Flash CS6 uses the CreateJS open source framework for the output of animations in Flash. A Flash animation can be exported to the CreateJS framework working within the Canvas element of HTML5 which is being called as the Toolkit for CreateJS. It will help to smooth the transition to the world of JavaScript from ActionScript development. It is thus being predicted that HTML5 has a great future in the world of web development and Web designing.


NYT pay what?!

The New York Times,  the newspaper of all newspapers, chose St. Patrick’s Day to embark on its second attempt to charge for its online content. In Canada, the paywall went into effect March 17. For the rest of the world, the wall goes up March 28.

Times publisher Arthur Sulzberger said the new digital subscriptions were “an important step that we hope you will see as an investment in The Times, one that will strengthen our ability to provide high-quality journalism to readers around the world and on any platform.”

The Times has tried to charge for content before. That experiment, known as TimesSelect, proved a bruising lesson for The Grey Lady. Far from making money, the move largely withdrew the paper from online conversations, as bloggers and other opinion makers stopped linking to and writing about stories behind the paywall. The Times quit TimesSelect less than two years later.

If The Times is hoping that things turn out differently this time, it’s going to need an overflowing cupful of St Patrick’s blessings. Felix Salmon in Wired Magazine unpacked the whole subscription deal, and after doing some back-of-the-envelope math, pronounced the whole thing “weird.” Not to mention expensive.

The New York Times paywall cost $40 million to build.

Subscriptions are complex. Your first 20 stories per month are free. As are stories that are linked from off site, such as Facebook, blogs, etc. After that the subscription fee kicks in: $15 per month for unlimited Web access, more if you want to use the smartphone and/or iPhone apps.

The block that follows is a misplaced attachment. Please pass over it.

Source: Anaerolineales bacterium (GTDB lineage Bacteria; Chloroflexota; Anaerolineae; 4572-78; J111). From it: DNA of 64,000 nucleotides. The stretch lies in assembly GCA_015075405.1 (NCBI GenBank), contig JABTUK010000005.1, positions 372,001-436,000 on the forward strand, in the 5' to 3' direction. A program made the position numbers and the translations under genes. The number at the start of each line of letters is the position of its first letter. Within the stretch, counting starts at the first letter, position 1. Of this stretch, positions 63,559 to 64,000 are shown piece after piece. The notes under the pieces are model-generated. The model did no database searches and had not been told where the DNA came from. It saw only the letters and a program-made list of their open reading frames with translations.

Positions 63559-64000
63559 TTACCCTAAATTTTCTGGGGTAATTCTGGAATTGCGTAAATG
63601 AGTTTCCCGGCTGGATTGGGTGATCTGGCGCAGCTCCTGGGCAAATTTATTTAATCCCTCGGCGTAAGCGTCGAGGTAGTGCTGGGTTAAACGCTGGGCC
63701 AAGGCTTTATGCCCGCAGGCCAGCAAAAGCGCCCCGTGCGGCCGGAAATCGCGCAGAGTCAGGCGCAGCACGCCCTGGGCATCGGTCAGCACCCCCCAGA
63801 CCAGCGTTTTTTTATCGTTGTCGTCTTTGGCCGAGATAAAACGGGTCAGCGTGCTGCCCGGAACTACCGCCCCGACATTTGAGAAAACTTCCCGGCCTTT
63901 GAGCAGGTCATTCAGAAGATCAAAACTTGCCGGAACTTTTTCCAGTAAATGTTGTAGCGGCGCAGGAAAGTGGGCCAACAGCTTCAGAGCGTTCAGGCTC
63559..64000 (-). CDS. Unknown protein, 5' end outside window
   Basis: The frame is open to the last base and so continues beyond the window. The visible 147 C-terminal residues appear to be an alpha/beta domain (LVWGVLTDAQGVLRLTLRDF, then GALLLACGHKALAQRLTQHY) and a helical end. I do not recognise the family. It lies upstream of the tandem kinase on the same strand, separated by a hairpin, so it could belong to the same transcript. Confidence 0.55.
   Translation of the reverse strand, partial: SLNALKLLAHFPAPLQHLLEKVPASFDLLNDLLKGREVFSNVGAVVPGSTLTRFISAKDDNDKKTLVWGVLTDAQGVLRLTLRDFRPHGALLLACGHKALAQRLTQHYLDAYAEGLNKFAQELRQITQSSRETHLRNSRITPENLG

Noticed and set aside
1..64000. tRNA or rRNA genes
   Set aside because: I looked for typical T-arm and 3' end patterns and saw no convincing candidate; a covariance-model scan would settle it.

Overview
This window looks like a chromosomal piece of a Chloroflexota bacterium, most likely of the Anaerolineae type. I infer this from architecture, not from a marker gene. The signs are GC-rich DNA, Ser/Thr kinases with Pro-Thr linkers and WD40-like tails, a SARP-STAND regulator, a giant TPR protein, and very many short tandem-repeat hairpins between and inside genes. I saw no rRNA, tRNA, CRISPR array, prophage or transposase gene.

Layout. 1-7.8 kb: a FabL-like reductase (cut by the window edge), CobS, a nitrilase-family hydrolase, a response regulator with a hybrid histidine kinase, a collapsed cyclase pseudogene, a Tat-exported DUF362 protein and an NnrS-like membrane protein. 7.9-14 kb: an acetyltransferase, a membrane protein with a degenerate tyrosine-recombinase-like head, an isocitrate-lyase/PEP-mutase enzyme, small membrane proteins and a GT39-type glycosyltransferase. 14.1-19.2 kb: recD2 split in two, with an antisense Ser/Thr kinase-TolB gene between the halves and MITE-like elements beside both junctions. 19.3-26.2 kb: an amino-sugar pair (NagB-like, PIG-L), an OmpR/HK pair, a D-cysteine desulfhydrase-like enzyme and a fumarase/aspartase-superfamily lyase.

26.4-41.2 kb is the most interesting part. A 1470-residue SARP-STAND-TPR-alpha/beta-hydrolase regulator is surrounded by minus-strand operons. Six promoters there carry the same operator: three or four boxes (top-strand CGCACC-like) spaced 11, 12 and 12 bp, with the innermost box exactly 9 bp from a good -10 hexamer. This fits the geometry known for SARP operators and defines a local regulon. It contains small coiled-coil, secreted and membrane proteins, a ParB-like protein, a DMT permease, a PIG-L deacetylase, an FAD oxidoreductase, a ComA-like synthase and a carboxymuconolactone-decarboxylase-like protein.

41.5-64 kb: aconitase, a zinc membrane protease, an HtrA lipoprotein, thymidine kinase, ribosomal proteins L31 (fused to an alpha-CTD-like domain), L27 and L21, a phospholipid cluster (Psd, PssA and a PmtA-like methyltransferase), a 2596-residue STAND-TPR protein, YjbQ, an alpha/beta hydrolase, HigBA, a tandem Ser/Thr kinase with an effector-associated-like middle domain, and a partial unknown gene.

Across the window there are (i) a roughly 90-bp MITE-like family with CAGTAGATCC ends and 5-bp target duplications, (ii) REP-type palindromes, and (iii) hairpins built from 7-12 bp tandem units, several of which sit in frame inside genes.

“So by my back-of-the-envelope math, the paywall won’t even cover its own development costs for a good two years, and beyond that will never generate enough money to really make a difference to NYTCo revenues,” Salmon said.

But that, in a nutshell, is the fragile state of the journalism world. Even the very best of the very best must make more money from their online ventures. Even if a solid revenue model is not exactly obvious, nor particularly profitable, something must be done to battle the long-term trends, which are clear — revenue from print advertising is falling and unlikely to reverse course; something must cover the shortfalls. If not the Web, then what?

The newspaper world is watching with a sharp eye. Because like California, and the canary in the coal mine, the way of The New York Times foreshadows the direction of the industry as whole.


Clients from hell

Wednesday’s site of the day:

It’s true. We all have our moments, designers and clients alike. Clients tend to want “unprofessional” solutions, like flying text and cutesy animated gifs, while designers often suggest overly elaborate answers to simple design challenges.

But in reading through Clients From Hell, it’s surprising that none of those anecdotes come anywhere close to the horror stories I’ve heard from clients about designers. Those tales are truly stunning.

One recent example: A friend in Thailand last year hired an expat-run Web design shop to build his company’s e-commerce site. After months — months! — of delays, the site still doesn’t work. And the company now wants to bill additional hours to “fix” the problems.

Holy Mackerel!

Or how about designers that go AWOL a week before launch date. Or call their clients vulgar names and insult them to their face.

Yet still there is no

Have you had any particularly egregious run-ins with Web designers?

I can build the Web site, as long as you promise not to ask for flying text.